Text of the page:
Obesity Surgery

, Volume 27, Issue 8, pp 2129–2137 | Cite as

The Effect of a Muscle Weight-Bearing and Aerobic Exercise Program on the Body Composition, Muscular Strength, Biochemical Markers, and Bone Mass of Obese Patients Who Have Undergone Gastric Bypass Surgery

  • Luciana Campanha-Versiani
  • Danielle Aparecida Gomes Pereira
  • Giane Amorim Ribeiro-Samora
  • Adauto Versiani Ramos
  • Maria Fatima H. de Sander Diniz
  • Luiz Armando De Marco
  • Maria Marta Sarquis Soares
Original Contributions



The effect of an exercise program on the body composition, muscular strength (MS), biochemical markers, and bone mineral density (BMD) of individuals undergoing gastric bypass is unclear. We assessed lean mass (LM), MS, bone remodeling markers, and BMD before and after supervised weight-bearing and aerobic exercise training in obese patients who underwent Roux-en-Y gastric bypass (RYGB).


This study included 37 obese patients (81.1% women, mean age 38.2 years, mean body mass index 42.4 ± 0.5 kg/m2). Whole body densitometry was used to evaluate pre- and postoperative BMD, total body fat, and LM. Serum calcium, parathyroid hormone, 25-hydroxyvitamin D, and bone remodeling markers were measured. MS was determined through the concentric 10 repetition maximum test. Postoperatively, participants were divided into two groups: the training group, who followed an exercise program (TG, n = 18), and the control group, who did not (CG, n = 19).


After 1 year, the TG showed a lower decrease in total BMD and at the lumbar spine and right hip compared with the CG (p < 0.001). The TG had lower mass reduction and an increase in upper limb LM compared with the CG (both p < 0.05). There was no significant difference between groups in bone markers or calcium metabolism. MS was higher in the TG than the CG (p < 0.05).


The supervised exercise program attenuated lumbar spine and right hip BMD loss and improved LM in the arms and overall MS but did not affect bone remodeling.


Muscle strength Exercise Obesity Bone Bariatric surgery Bone remodeling Densitometry Body composition 



We thank Dr. Marcelo Girundi from Instituto Interdisciplinar de Saúde do Obeso (IISO), Belo Horizonte, Brazil, for this advice and support.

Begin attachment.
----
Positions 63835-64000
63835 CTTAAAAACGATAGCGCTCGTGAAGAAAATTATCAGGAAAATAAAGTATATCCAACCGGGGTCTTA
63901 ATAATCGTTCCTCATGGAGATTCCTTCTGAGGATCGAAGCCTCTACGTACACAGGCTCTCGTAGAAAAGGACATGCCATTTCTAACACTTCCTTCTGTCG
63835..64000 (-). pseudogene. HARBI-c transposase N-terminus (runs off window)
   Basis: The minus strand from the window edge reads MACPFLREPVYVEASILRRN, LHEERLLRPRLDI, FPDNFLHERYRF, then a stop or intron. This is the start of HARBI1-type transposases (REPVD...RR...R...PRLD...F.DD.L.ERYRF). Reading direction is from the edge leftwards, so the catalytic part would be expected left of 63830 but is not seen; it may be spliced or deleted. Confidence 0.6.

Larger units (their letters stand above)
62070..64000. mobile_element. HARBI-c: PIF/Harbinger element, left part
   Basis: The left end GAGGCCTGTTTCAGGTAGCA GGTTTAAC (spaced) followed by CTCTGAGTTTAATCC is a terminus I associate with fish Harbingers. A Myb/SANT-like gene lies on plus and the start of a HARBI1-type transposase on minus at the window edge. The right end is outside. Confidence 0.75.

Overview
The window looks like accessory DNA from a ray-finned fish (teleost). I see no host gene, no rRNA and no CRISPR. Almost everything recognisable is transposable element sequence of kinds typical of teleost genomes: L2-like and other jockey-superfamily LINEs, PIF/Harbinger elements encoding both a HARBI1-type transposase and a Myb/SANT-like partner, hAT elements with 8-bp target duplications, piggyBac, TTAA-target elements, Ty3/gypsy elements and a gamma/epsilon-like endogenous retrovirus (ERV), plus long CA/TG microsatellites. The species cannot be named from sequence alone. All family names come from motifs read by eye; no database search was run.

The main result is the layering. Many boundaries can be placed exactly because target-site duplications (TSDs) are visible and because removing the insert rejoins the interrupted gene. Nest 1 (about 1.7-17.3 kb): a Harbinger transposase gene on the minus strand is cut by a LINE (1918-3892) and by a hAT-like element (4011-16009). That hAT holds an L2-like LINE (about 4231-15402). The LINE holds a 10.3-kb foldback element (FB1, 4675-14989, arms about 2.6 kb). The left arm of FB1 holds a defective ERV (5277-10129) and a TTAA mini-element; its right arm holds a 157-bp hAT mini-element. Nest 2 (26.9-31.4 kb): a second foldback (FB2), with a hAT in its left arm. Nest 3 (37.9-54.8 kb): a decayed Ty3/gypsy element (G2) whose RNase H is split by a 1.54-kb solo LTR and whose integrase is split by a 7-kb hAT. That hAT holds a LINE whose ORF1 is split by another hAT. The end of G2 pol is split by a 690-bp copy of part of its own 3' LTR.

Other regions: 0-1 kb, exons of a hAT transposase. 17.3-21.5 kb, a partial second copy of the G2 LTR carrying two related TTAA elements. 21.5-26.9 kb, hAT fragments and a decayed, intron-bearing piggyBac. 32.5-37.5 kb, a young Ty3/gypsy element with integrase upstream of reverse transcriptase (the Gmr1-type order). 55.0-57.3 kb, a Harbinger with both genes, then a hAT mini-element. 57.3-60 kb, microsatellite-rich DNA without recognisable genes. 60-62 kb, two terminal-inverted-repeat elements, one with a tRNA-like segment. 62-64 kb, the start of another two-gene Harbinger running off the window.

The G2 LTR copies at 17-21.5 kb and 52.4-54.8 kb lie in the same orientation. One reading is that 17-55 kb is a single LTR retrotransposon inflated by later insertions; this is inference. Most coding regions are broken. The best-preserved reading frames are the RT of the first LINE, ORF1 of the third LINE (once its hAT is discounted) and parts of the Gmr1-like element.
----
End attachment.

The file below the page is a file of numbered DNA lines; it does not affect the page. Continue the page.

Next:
Compliance with Ethical Standards

Conflict of Interest

The authors declare that they have no conflict of interest.


This study was supported by Fundação de Amparo à Pesquisa do Estado de Minas Gerais (FAPEMIG) and Coordenação de Aperfeiçoamento de Pessoal de Nível Superior (CAPES).

Ethical Approval

All procedures performed in studies involving human participants were in accordance with the ethical standards of the institutional and/or national research committee and with the 1964 Helsinki Declaration and its later amendments or comparable ethical standards.

Informed Consent

Written informed consent was obtained from all individual participants included in the study.


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Copyright information

© Springer Science+Business Media New York 2017

Authors and Affiliations

  • Luciana Campanha-Versiani
    • 1
  • Danielle Aparecida Gomes Pereira
    • 2
  • Giane Amorim Ribeiro-Samora
    • 2
  • Adauto Versiani Ramos
    • 3
  • Maria Fatima H. de Sander Diniz
    • 2
  • Luiz Armando De Marco
    • 2
  • Maria Marta Sarquis Soares
    • 2
    • 3
  1. 1.ICBS, University Center’s of Belo Horizonte (UNI-BH)Belo HorizonteBrazil
  2. 2.Federal University of Minas Gerais (UFMG)Belo HorizonteBrazil
  3. 3.Felício Rocho HospitalBelo HorizonteBrazil

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